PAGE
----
Men since the beginning of time have sought peace. Various methods through the ages have been attempted to devise an international process to prevent or settle disputes between nations. From the very start workable methods were found in so far as individual citizens were concerned, but the mechanics of an instrumentality of larger international scope have never been successful. Military alliances, balances of power, Leagues of Nations, all in turn failed, leaving the only path to be by way of the crucible of war. The utter destructiveness of war now blocks out this alternative. We have had our last chance. If we will not devise some greater and more equitable system, Armageddon will be at our door. The problem basically is theological and involves a spiritual recrudescence and improvement of human character that will synchronize with our almost matchless advances in science, art, literature, and all material and cultural developments of the past 2000 years. It must be of the spirit if we are to save the flesh.

“It must be of the spirit if we are to save the flesh.”  What kind of spirit must we possess to accomplish this?  Certainly not the one dominating our world today.

Some Questions and Answers

With all the conflict that is now present in our lives, politically, economically, and environmentally, must it be inevitable that we resort to violence?  Have we become overly tolerant of suffering?  Do we really value the sacrifices our children, siblings, cousins, mothers, fathers, grandparents, et al., made in all the wars and conflicts? And if, so, how are we going to do things differently?

I will answer my own questions.  It is not inevitable that we resort to violence.  It does take effort to override our developmental circuitry that sees “other” as a threat.  But we can (and must) make the effort.  We are too tolerant of the suffering of others and have little capacity for our own.  This must become better balanced by learning we all share so much more than makes us different.  We can remain unique without giving away our humanity.  Sadly, too often we give lip service to the sacrifices made when reminded.  We need to be more mindful on a daily basis of what we might lose if we do not pay attention.  Loss of life, love, and companions with whom we get to enjoy these blessings.

We do things differently by starting with ourselves.  Gently and persistently challenging strongly held beliefs and asking where the belief came from, what I use to confirm or support it, and what, if anything, may be a different. We do it by listening rather than shouting at each other.


I treasure the stories my grandfather told me about his experiences in World War I, but more importantly, I treasure the values he left as his legacy – informed patriotism, honoring the sacrifices of those who would defend liberty, taking a stand against corruption, and always attempting to find a way forward without conflict.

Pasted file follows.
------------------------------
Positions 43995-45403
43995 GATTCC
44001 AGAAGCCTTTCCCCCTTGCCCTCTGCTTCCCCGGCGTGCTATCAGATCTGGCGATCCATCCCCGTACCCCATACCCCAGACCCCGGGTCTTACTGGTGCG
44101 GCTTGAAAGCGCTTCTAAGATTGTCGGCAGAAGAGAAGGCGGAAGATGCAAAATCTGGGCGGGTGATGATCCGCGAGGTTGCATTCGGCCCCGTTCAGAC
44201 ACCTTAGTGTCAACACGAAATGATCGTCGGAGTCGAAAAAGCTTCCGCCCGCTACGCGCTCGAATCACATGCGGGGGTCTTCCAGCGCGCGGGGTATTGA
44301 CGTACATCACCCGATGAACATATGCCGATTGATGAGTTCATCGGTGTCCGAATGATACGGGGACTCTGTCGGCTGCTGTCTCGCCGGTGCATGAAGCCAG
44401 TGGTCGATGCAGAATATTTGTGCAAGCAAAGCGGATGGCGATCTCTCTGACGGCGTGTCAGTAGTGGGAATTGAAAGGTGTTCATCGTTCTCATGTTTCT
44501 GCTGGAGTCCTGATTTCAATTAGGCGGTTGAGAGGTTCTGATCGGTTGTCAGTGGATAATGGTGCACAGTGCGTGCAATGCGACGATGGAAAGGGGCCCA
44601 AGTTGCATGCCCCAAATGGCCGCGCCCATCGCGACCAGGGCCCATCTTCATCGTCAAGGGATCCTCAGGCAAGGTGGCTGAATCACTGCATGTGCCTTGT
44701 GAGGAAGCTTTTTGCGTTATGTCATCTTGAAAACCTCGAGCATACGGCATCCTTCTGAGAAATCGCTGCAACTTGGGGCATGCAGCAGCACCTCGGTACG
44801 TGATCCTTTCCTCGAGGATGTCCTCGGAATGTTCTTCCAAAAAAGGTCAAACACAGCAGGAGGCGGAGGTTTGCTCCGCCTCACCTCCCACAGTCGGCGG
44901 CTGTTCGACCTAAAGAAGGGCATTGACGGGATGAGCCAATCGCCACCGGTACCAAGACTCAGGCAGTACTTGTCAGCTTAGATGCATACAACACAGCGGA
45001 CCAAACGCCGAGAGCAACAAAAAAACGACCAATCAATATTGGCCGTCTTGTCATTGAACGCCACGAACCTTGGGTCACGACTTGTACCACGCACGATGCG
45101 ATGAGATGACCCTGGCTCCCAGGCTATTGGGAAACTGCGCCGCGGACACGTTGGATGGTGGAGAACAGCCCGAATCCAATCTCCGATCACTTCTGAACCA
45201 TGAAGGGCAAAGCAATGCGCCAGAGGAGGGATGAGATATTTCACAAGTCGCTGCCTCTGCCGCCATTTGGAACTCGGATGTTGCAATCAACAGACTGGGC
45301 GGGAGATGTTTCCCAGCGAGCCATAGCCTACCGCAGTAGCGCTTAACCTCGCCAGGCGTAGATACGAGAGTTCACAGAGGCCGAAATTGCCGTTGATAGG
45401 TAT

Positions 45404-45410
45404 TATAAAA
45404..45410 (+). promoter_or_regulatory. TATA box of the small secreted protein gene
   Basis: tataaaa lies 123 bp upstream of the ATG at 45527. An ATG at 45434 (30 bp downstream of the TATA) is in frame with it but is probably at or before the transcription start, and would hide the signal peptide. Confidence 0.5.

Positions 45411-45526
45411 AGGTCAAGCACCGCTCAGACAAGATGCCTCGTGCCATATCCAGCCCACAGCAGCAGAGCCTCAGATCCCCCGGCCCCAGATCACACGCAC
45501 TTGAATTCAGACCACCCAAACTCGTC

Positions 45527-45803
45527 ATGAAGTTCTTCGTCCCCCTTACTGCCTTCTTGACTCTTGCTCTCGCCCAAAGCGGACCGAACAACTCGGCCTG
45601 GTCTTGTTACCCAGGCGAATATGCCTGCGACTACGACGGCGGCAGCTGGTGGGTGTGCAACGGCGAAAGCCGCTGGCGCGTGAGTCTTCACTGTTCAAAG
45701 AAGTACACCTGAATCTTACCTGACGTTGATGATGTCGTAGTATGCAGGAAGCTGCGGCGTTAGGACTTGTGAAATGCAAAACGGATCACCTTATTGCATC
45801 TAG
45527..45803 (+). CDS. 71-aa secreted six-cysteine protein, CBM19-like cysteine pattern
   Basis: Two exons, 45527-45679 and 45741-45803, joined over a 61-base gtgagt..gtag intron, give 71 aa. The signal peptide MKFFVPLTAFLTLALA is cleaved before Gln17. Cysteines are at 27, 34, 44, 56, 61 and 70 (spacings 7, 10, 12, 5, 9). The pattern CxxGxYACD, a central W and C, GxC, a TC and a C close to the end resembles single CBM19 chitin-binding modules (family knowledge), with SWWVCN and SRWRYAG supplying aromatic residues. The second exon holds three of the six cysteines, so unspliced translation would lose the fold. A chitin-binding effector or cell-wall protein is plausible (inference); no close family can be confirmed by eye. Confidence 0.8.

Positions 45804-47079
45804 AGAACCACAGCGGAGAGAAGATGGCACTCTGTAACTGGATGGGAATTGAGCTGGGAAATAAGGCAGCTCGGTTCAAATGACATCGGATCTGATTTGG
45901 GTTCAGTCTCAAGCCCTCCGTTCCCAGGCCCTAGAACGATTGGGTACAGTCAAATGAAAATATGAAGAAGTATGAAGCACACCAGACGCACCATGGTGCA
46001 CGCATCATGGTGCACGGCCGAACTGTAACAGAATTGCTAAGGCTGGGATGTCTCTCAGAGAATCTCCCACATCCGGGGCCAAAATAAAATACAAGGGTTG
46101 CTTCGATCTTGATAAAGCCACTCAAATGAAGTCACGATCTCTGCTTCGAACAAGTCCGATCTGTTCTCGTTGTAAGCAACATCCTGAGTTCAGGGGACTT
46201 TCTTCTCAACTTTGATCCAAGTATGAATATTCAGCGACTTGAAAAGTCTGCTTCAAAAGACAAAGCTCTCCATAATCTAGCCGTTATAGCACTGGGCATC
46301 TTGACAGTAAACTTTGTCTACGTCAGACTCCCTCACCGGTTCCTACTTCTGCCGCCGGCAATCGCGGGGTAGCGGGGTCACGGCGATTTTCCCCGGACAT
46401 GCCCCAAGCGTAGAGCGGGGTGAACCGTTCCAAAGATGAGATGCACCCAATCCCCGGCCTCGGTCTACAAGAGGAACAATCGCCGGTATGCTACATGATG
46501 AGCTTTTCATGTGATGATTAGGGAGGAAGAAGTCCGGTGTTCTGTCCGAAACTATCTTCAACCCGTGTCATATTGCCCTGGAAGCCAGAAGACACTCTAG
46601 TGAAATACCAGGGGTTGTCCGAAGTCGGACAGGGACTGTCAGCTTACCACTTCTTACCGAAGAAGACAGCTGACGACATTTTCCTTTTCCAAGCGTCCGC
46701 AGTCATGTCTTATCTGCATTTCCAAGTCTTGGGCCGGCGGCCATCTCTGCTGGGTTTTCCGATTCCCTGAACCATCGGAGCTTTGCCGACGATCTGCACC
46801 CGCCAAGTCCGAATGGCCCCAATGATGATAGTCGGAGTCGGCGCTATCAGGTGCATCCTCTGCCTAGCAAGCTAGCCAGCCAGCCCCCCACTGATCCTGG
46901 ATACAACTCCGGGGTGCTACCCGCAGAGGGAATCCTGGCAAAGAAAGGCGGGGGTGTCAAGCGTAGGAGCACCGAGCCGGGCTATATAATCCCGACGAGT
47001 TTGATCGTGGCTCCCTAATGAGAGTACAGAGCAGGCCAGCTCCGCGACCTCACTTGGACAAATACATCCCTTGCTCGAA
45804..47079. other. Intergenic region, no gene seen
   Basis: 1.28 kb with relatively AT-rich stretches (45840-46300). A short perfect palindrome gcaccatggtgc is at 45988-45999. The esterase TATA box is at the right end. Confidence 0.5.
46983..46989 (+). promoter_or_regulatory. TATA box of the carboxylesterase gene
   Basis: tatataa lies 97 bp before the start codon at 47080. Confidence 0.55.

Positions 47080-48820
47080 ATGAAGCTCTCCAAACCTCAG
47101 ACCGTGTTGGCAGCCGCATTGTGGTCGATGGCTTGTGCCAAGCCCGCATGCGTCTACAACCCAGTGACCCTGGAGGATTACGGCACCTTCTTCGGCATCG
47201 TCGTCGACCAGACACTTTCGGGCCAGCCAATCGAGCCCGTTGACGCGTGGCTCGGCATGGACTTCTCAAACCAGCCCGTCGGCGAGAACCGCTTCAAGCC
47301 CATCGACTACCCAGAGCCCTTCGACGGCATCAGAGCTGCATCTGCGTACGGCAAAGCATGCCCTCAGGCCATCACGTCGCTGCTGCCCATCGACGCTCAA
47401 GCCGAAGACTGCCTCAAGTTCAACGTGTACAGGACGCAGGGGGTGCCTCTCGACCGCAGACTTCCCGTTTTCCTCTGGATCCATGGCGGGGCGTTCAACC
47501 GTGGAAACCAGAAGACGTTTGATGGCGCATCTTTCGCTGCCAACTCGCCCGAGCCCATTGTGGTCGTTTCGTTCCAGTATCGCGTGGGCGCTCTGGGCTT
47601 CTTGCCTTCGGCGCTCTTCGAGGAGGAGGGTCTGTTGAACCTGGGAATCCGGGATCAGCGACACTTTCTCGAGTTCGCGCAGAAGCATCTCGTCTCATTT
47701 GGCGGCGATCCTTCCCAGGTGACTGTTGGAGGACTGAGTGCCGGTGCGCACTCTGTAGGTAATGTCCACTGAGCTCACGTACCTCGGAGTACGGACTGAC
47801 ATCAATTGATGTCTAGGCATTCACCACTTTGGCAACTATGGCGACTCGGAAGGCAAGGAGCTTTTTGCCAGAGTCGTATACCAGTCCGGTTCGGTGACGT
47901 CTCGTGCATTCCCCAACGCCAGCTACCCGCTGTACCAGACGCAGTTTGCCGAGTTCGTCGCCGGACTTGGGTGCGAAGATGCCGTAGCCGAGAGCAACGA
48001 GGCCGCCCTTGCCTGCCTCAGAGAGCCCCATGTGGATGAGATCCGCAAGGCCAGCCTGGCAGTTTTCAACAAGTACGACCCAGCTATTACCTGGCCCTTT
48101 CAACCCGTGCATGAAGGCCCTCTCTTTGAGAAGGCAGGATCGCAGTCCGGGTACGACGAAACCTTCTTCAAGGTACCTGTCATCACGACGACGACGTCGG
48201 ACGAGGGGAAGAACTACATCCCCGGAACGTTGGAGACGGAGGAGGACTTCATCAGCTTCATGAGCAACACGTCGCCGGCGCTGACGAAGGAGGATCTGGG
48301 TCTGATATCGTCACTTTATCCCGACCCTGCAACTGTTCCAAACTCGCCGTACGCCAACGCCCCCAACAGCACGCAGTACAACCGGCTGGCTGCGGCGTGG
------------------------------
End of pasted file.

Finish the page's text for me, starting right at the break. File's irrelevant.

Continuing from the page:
Out of respect for all who served, I raised my flag and faced East at the 11th hour on the 11th Day of the 11th Month yesterday. I paid silent tribute to all combatants and innocents who died in war. I continue to say a prayer that no more sacrifices will need to be made and that we may find a peaceful way to co-exist.

2 responses to “Veteran’s Day, 2023”

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    Wonderful, perspective-filled piece — about war and possible “peace.” My husband and I (two guys) both honorably “served” (a total of ten years combined) in the Vietnam War era. We both had to “hide” (our gayness) to do that honorable act. And, both of us WHILE SERVING way back then, knew that the Vietnam War was a tragic, ignorant, hoax-filled mistake — driven by both paranoid ( grotesquely misapplied) “anti-communism” — rationalizing the profit lust of the USA’s military industrial complex (which Ike Eisenhower, a Republican) had SO warned us all against.

    We now ARE both appalled that the country we so willingly served has been falling towards fulfilling Sinclair Lewis’ dire prophesy (back in the late 1940s) — that if a fascist dictator ever showed up in the USA, “he would be wrapped in the flag and carrying the cross.” Of course the loony extreme right’s claim that they are “Christian” is laughable, but only in the eyes of sane people. AND, our SPECIES no can long afford the massive stupidity (and environmental DISASTER) of wars, since the very survival of the human species now depends on our reversing the global climate catastrophe. Should we fail at that, Darwin will simply erase us from the scene — and all this discussion shall have become moot! (And BTW, the VA has been ANGELIC towards us both — a safe and affordable home mortgage at 2.75% and stellar health care (thanks to John McCain). Happy Veterans day to all.

  2.  Avatar

    Thank you for reminding us of the importance veterans have played resisting evil narratives that restrict freedoms and life for vulnerable populations. I too am a realist, but do hold hope for God’s ultimate “Shalom”. I think Henry Wadsworth Longfellow’s Christmas Poem written during our Civil war after the death of his wife, and then a son (a Union Soldier). It’s titled, “I hear the Bells on Christmas Day”. Here is a link: